|Rhiannon Drake plays Holly Streeter in 'The Girl That Lived' by Türkân Ahmet|
A short film by a young Turkish Cypriot from
will be used by mental health charity MIND as part of its awareness week in May
this year. 26-year-old Türkân Ahmet wrote and directed The Girl That Lived about Holly Streeter, a troubled young woman suffering
from schizophrenia who ends up living alone on the streets.
Türkân was inspired to write the story after reading an article about schizophrenia a couple years ago. After extensive research and drawing on resources provided by mental health charities Mind and Rethink Mental Illness, she developed a script for her 17-minute film.
The Girl That Lived
Working with Apex Studios, a local production company, Türkân filmed The Girl That Lived in
Stevenage in September 2013. All the cast are professional actors or who work extensively in amateur dramatics. The film’s narrator, Iain Stuart Robertson, has a long list of credits in film, theatre and TV, including a nine-year stint on The Bill. His voice provides a strong contrast to Rhiannon Drake’s, who plays the main character Holly.
Türkân told T-VINE: “Being from a Turkish background, I’ve often experienced people’s prejudice and stereotyping of Muslims and I wanted to combine this with those who suffer from mental health problems. The first thing I wanted to do was ensure that my main character was not someone who the audience would typically associate with suffering from a mental health issue, which is why I chose the lead actress I did.”
|The films narrator Iain Stuart Robertson recording with Türkân Ahmet|
The film starts six months after Holly had received a book titled The Girl That Lived by The Storyteller. Keeping this book by her side as she wonders the streets, she feels her life is being 'dictated' by The Storyteller (the film’s narrator). Viewing the situation as a power struggle, Holly is unable to think rationally: who or what is The Storyteller, and what is the link to her and his motive for wanting to take control? Eventually, overcome by frustration and an inability to comprehend the world around her, Holly makes a desperate attempt to rid herself of The Storyteller.
Challenging the 'stigma' around mental health
Once it aired online last autumn, The Girl That Lived quickly started to make waves. MIND heard about the film and contacted Türkân to ask if they could screen it as part of their ‘Secret Cinema’ series of events in 2014. In December, staff from her local MIND group, Mid Herts, screened the film as part of a networking and fundraising evening. The charity is now working to get the film into local schools as part of its Mental Health Awareness week in May 2014. Türkân also wants to engage her own ethnic community, hoping the film can help challenge mental health's ‘taboo’ status among British Turks too.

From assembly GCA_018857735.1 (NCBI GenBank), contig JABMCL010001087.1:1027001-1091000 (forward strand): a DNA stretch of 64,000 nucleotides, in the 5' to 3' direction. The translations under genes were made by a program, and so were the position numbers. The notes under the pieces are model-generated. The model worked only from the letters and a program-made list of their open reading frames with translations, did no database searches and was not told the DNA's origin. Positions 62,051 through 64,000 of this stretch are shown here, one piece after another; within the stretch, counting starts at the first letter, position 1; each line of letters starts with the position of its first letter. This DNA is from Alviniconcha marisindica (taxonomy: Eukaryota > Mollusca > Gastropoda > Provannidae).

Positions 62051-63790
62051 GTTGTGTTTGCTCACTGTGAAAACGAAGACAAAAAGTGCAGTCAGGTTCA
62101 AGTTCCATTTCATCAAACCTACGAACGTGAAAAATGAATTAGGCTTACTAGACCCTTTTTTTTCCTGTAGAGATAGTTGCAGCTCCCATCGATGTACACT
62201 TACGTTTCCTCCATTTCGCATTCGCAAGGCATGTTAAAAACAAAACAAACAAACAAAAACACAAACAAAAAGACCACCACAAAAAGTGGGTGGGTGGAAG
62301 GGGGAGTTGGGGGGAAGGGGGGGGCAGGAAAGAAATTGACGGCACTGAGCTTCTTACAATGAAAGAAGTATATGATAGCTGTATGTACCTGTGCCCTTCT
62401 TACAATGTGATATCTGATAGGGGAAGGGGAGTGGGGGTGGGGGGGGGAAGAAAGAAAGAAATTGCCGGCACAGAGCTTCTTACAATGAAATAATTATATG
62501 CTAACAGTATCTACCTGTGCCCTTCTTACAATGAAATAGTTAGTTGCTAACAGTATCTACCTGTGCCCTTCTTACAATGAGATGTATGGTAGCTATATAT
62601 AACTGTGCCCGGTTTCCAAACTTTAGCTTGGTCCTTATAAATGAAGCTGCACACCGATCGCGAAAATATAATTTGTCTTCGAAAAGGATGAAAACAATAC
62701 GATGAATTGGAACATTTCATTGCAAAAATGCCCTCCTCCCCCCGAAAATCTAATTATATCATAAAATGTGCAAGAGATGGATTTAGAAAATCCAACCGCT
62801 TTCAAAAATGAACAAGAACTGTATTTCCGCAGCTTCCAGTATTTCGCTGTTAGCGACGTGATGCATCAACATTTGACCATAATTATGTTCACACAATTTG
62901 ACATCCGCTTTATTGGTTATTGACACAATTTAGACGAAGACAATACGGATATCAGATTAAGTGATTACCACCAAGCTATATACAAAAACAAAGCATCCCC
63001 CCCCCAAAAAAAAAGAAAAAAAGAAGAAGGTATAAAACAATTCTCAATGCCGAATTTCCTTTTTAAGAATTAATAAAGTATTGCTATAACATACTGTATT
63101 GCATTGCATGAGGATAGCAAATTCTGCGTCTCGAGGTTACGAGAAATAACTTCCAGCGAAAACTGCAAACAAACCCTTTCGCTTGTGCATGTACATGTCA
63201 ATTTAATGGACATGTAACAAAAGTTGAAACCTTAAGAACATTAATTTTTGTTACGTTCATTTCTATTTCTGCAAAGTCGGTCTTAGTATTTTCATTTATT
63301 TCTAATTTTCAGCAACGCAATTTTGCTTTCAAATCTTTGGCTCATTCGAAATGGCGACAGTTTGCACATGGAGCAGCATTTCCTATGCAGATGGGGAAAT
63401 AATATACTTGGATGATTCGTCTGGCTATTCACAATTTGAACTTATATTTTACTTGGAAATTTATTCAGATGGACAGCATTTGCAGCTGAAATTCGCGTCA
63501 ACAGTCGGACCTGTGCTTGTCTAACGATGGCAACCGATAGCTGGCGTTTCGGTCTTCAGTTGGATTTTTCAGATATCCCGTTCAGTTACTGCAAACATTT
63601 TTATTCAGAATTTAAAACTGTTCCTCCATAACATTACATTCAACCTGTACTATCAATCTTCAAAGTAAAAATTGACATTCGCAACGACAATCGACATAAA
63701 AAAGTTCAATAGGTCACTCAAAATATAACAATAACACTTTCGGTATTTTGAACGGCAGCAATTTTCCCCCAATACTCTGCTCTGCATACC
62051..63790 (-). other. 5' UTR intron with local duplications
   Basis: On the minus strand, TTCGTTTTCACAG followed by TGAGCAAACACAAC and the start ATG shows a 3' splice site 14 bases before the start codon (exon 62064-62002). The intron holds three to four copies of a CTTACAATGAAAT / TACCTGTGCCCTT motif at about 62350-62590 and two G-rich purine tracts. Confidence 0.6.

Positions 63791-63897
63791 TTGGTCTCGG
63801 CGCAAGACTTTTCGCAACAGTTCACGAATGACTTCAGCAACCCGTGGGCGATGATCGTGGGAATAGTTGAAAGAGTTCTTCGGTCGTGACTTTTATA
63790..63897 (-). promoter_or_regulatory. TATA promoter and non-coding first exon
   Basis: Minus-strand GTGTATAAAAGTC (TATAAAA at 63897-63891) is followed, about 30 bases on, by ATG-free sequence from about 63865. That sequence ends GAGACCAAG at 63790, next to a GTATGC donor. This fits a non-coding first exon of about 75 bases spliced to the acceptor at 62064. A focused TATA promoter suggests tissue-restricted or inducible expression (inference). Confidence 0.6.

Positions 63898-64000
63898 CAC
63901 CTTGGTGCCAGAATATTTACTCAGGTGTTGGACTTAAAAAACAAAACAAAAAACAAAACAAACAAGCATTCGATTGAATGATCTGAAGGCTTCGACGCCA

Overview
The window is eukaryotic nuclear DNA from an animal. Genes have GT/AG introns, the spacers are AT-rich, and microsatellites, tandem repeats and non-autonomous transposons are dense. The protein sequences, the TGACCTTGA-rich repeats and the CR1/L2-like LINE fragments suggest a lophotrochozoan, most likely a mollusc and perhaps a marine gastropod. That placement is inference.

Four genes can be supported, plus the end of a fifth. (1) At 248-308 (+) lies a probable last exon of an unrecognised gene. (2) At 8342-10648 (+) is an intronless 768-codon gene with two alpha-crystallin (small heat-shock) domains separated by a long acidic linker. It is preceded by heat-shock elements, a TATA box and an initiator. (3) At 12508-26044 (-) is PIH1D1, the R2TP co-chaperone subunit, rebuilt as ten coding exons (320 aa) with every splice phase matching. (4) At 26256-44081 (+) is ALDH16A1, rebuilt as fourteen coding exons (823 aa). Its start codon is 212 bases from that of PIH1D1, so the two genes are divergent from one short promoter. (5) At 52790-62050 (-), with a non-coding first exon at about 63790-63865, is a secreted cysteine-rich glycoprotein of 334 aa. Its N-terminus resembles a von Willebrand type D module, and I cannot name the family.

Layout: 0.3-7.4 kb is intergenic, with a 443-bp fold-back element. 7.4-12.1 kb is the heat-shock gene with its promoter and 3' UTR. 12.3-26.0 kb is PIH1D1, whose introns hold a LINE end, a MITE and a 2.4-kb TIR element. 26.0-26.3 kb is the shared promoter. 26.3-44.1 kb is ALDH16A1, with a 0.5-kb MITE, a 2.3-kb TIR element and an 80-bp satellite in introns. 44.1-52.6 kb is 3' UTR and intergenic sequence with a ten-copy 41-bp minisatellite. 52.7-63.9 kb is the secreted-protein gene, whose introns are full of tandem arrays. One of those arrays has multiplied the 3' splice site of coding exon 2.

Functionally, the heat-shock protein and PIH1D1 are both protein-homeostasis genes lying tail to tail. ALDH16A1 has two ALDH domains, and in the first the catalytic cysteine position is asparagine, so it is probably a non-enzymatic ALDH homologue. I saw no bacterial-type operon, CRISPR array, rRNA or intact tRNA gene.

Türkân said, “I hope that people enjoy the film and take away something from Holly’s life. When the [local] newspaper ran the first article about me doing this film, I had so many people contacting me just to simply say ‘thanks for doing it, thanks for talking about mental health and for raising awareness’. I knew mental health is still seen as ‘taboo’ and it does not get nearly enough coverage as it should, but I had no idea just how strongly the ‘stigma’ of it is still affecting people in this day and age.”
“The heartfelt messages and stories made me open my eyes even more, and even though I cried when I read them, I couldn’t even begin to imagine how mental health not only affects the sufferer, but also family and friends around them. I knew there was no going back with making this film. I feel that by getting as many people watching it as possible, we will be giving a teeny tiny bit back to all those who have suffered, either directly or indirectly, and who have had to deal with the ‘stigma’ of mental health.”
Türkân successfully auditioned to join the National Youth Theatre aged just 17
As a teenager, Türkân loved to perform and she successfully auditioned to join the National Youth Theatre aged just 17. For several years prior to this, she had been writing scripts. At 15, she was a runner-up in a national competition run by Blue Peter to write an episode of Grange Hill.
The talented Turkish Cypriot continues to write and direct. One of her short films was screened at Sundance London 2012 film festival and in 2013, her short story, From London with Love, was published in an anthology of New Writing and is currently available in local bookshops. Türkân is currently working on a range of new projects include a comedy webseries, a radio play and a television sitcom.
You can watch The Girl That Lived here: The Girl That Lived on YouTube
If you would like to contact Türkân, she is on Twitter, @turkanah, or email her: firstname.lastname@example.org